Maternal and Child Health Journal

, Volume 18, Issue 1, pp 191–199 | Cite as

Mental Health Disorders Among Caregivers of Preschool Children in the Asenze Study in KwaZulu-Natal, South Africa

  • Meera K. ChhaganEmail author
  • Claude A. Mellins
  • Shuaib Kauchali
  • Murray H. Craib
  • Myra Taylor
  • Jane D. Kvalsvig
  • Leslie L. Davidson


Given the existing evidence linking parental depression with infant and early child development, our aim was to describe the burden of mental health disorders among caregivers of young children aged 4–6 years living in an environment of poverty and high HIV seroprevalence. We analyzed baseline data from an epidemiologic study of the health and psychosocial needs of preschool-aged children. Primary caregivers of index children recruited from a household survey were screened for common mental disorders using the Client Diagnostic Questionnaire (CDQ). Sociodemographic, HIV and general health surveys were also conducted. Many caregivers (449/1,434; 31.3 %) screened positive for at least one psychiatric disorder on the CDQ, with post-traumatic-stress-disorder being the most common. Caregivers who screened positive for any disorder were more likely to be older, to have no individual sources of income and to have less formal education. Presence of a disorder was also significantly associated with lower employment levels within the household and death of a young child within the household. Known HIV-infected caregivers were more likely to have any mood disorder than caregivers who previously tested negative. The data support the need for mental health treatment interventions in South Africa, particularly interventions directed at PTSD and depression, and that take into account the high burden of poverty, HIV and childhood mortality. Given the limited formal mental health structure in South Africa to address these highly prevalent disorders; community-based mental health supports, available through decentralized health systems many be critical to delivering accessible interventions.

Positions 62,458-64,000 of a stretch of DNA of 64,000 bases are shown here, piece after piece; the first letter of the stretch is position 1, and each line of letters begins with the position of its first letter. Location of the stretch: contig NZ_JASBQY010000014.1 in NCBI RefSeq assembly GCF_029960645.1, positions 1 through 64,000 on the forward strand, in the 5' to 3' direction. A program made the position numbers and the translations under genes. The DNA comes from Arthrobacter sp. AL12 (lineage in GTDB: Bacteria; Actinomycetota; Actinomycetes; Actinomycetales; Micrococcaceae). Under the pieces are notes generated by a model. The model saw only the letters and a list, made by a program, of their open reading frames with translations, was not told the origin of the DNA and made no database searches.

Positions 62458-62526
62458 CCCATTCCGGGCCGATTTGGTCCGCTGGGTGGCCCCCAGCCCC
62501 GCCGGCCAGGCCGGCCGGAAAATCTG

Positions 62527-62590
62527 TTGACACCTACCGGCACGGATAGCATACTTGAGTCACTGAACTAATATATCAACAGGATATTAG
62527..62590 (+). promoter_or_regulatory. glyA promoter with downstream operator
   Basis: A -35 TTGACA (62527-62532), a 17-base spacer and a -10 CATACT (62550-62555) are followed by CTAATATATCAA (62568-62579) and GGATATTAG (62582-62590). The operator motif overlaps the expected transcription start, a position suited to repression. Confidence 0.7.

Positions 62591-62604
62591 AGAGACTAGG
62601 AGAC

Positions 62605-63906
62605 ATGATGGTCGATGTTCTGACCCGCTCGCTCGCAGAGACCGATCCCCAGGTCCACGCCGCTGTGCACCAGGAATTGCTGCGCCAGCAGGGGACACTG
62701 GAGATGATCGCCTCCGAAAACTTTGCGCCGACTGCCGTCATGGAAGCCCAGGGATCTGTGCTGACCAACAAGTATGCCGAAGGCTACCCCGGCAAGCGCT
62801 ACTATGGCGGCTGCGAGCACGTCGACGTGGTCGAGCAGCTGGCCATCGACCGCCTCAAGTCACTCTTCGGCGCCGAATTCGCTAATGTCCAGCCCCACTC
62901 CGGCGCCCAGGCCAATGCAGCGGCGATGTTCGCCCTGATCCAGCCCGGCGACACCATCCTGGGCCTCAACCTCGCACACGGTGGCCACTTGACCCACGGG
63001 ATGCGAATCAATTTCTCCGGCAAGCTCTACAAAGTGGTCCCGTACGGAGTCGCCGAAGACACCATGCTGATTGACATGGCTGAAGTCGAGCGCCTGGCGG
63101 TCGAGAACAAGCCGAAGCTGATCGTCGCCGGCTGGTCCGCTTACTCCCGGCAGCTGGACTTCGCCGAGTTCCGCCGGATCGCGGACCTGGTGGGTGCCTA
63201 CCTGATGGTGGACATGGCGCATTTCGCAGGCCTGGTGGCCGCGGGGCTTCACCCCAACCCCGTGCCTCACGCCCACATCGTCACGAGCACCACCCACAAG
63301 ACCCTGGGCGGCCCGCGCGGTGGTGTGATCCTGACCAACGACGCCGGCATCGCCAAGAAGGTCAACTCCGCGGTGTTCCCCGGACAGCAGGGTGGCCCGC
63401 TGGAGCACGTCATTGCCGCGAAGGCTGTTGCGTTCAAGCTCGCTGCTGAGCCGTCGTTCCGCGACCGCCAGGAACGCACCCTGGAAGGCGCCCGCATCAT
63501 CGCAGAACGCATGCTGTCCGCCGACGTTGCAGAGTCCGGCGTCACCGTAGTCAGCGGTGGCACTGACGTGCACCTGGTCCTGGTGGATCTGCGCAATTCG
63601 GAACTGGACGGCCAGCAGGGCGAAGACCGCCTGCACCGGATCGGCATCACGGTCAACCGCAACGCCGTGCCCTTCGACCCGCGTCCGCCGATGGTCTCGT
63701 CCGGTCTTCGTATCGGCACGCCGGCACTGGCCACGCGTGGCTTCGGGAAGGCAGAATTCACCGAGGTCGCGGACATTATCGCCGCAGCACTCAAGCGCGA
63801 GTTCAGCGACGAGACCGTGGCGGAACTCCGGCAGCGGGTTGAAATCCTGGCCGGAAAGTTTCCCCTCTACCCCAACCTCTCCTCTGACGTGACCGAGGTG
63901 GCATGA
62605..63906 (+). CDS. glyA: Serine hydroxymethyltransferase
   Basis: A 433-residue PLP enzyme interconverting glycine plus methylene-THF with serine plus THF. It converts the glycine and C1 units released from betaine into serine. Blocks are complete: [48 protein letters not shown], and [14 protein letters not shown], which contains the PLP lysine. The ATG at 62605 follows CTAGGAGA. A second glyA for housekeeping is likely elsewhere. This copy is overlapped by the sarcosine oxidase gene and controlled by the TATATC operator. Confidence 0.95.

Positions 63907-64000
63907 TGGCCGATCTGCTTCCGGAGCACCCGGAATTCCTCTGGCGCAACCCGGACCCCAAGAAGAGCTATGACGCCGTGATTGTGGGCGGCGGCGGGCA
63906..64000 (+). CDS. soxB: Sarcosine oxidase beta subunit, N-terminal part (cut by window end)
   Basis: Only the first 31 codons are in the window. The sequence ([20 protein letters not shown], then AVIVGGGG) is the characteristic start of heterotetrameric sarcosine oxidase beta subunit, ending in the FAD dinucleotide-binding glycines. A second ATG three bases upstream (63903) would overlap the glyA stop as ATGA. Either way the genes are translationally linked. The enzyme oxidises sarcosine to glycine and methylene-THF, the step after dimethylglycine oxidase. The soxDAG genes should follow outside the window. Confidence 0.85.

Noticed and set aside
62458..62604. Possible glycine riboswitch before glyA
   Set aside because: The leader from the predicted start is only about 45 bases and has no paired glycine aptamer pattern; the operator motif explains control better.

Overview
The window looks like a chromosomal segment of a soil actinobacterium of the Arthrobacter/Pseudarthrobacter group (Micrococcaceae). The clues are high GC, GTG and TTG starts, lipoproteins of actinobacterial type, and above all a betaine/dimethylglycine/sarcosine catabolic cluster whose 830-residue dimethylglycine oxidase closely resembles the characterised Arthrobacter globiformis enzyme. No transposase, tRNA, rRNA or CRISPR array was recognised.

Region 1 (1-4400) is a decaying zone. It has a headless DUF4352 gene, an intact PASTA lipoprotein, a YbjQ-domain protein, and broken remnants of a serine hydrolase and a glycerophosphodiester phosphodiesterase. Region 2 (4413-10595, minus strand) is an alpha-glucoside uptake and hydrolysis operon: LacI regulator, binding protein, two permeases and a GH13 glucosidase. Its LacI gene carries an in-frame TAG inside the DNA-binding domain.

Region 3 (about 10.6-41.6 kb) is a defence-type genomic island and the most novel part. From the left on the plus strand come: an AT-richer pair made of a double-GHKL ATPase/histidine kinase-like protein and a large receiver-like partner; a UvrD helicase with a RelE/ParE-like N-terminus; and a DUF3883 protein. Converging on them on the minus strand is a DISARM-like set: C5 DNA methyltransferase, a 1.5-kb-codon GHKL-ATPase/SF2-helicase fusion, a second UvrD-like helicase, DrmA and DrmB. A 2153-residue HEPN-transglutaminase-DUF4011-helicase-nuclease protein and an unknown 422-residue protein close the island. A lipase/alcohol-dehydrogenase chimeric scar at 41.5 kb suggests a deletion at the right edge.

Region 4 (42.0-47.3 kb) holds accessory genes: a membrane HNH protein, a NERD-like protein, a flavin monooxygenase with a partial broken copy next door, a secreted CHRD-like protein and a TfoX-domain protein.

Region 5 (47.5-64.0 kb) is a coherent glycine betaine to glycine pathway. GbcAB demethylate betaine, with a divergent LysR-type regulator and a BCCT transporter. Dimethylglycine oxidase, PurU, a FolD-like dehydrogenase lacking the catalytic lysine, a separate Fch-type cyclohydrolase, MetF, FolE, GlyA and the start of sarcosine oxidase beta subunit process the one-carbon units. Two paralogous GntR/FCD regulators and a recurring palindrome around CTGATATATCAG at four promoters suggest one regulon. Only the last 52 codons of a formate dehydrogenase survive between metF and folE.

Caregivers Mental health Depression Post-traumatic-stress-disorder HIV 



We thank the community for their participation, and the local health authorities, community leaders and study staff. This research was funded by NIDA and Fogarty International Center Brain Disorders in Developing Countries Program under Award R01-DA023697. Opinions presented here are the sole responsibility of the authors and do not necessarily represent the official views of the NIH.


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Copyright information

© Springer Science+Business Media New York 2013

Authors and Affiliations

  • Meera K. Chhagan
    • 1
    Email author
  • Claude A. Mellins
    • 2
  • Shuaib Kauchali
    • 1
  • Murray H. Craib
    • 1
  • Myra Taylor
    • 3
  • Jane D. Kvalsvig
    • 3
  • Leslie L. Davidson
    • 4
    • 5
  1. 1.Department of Pediatrics and Child Health, Maternal and Child Health UnitUniversity of KwaZulu-NatalCongella, DurbanSouth Africa
  2. 2.Departments of Psychiatry and Sociomedical Sciences, HIV Center for Clinical and Behavioral StudiesNew York State Psychiatric Institute, Columbia UniversityNew YorkUSA
  3. 3.Department of Public HealthUniversity of KwaZulu-NatalDurbanSouth Africa
  4. 4.Department of Epidemiology, Mailman School of Public HealthColumbia UniversityNew YorkUSA
  5. 5.Department of Pediatrics, College of Physicians and SurgeonsColumbia UniversityNew YorkUSA

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